The term perfect identifies this interval as belonging to the group of perfect intervals, so called because of their extremely simple pitch relationships resulting in a high degree of consonance. "Perfect" distinguishes the perfect fourth from the augmented fourth, which is one chromatic semitone larger.
A helpful way to recognize a perfect fourth is to hum the starting of the "Bridal Chorus" from Wagner's Lohengrin ("Treulich gefuehrt," the colloquially titled Here Comes the Bride), which is a familiar perfect fourth.
The perfect fourth is a perfect interval like the unison, octave, and perfect fifth, and it is a sensory consonance. In common practice harmony, however, it is considered a stylistic dissonance in certain contexts, namely in two-voice textures and whenever it appears above the bass. If the bass note also happens to be the chord's root, the interval's upper note almost always temporarily displaces the third of any chord, and is then called a suspended fourth.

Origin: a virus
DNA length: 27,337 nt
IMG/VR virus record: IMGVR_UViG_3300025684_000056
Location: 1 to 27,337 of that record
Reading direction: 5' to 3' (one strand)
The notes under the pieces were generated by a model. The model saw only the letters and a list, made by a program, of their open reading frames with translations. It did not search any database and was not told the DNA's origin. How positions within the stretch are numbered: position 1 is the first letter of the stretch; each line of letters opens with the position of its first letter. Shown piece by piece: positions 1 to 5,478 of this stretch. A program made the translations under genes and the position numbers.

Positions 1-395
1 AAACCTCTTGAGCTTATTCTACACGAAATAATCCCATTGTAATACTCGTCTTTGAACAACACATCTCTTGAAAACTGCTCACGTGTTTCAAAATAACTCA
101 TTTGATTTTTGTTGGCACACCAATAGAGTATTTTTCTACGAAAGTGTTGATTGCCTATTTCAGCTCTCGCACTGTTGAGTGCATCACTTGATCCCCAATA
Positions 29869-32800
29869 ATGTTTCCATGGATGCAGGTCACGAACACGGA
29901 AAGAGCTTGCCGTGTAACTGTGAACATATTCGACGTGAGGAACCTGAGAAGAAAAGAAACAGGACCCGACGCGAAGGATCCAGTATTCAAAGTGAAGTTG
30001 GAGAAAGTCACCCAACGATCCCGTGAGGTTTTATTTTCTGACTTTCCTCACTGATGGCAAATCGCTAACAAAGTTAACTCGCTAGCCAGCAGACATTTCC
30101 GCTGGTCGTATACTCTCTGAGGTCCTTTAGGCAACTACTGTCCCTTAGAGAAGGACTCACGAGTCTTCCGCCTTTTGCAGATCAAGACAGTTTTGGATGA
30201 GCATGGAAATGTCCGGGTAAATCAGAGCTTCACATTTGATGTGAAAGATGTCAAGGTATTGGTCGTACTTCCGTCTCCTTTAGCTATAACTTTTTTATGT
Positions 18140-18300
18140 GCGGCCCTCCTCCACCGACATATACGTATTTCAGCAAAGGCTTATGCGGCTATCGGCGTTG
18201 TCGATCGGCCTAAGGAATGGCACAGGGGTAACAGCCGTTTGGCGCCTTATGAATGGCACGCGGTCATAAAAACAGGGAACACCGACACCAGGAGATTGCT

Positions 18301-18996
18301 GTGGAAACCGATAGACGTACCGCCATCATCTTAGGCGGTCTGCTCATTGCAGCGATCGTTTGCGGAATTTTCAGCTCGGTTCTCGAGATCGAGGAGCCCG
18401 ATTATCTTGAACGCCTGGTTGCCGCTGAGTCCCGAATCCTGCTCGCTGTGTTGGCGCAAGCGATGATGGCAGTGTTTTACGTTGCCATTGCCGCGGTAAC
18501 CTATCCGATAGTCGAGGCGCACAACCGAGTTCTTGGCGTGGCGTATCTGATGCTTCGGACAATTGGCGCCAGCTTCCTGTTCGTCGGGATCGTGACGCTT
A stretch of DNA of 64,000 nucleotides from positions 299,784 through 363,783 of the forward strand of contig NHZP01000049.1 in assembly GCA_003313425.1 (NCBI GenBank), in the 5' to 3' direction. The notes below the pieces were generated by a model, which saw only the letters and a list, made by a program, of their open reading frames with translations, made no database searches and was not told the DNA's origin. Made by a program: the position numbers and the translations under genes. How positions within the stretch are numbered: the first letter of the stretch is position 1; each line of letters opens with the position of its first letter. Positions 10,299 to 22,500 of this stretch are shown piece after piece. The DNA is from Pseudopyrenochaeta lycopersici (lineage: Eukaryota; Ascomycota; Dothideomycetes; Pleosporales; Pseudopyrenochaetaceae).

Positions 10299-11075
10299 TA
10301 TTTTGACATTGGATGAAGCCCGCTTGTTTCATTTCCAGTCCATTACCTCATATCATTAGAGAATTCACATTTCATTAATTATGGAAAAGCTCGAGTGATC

Conventionally, the strings of a double bass and a bass guitar are tuned by intervals of perfect fourths, as well as all but one of the strings of a guitar. It is also a very common musical interval to which tom-tom drums are tuned.